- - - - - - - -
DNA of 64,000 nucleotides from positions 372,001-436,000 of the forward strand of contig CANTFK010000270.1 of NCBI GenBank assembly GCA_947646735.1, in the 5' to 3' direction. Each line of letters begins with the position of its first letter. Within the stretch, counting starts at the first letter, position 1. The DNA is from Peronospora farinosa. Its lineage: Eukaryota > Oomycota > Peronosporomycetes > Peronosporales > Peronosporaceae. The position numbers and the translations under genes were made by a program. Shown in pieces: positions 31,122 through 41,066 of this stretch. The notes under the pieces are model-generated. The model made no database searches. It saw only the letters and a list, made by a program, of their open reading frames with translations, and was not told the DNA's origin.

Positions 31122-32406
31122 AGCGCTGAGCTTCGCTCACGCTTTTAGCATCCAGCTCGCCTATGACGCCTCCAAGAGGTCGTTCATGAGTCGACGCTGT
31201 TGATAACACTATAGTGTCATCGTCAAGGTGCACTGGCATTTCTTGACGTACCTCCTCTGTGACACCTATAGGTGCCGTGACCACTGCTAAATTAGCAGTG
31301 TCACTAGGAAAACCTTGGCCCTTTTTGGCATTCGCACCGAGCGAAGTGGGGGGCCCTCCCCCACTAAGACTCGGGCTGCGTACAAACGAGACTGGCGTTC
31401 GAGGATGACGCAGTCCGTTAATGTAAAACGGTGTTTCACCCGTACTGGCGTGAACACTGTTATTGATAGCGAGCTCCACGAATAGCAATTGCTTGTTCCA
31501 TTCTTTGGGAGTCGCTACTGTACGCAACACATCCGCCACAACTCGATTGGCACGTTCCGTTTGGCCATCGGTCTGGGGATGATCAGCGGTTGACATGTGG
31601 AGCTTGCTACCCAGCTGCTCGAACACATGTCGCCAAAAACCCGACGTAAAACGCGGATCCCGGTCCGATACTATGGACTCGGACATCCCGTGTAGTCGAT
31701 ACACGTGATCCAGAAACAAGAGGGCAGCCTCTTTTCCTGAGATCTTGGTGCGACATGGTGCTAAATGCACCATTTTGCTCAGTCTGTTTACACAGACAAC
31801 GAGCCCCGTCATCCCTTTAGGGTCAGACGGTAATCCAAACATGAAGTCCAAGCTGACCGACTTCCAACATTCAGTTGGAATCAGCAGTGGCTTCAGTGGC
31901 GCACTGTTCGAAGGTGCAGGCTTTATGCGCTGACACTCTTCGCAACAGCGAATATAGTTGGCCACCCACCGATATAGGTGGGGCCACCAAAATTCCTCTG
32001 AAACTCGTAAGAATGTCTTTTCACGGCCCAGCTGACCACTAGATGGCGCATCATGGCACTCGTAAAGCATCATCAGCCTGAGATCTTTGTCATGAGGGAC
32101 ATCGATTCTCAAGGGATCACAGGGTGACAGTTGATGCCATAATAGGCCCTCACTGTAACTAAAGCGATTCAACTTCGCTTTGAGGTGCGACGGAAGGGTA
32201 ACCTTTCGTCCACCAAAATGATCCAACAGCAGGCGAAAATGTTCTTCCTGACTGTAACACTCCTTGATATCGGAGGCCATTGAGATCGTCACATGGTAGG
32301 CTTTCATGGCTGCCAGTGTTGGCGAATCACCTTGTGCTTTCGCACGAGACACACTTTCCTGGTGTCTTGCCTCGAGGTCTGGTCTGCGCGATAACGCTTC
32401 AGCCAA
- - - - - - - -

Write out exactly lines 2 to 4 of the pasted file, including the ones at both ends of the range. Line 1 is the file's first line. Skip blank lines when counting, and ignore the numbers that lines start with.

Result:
Positions 31122-32406
31122 AGCGCTGAGCTTCGCTCACGCTTTTAGCATCCAGCTCGCCTATGACGCCTCCAAGAGGTCGTTCATGAGTCGACGCTGT
31201 TGATAACACTATAGTGTCATCGTCAAGGTGCACTGGCATTTCTTGACGTACCTCCTCTGTGACACCTATAGGTGCCGTGACCACTGCTAAATTAGCAGTG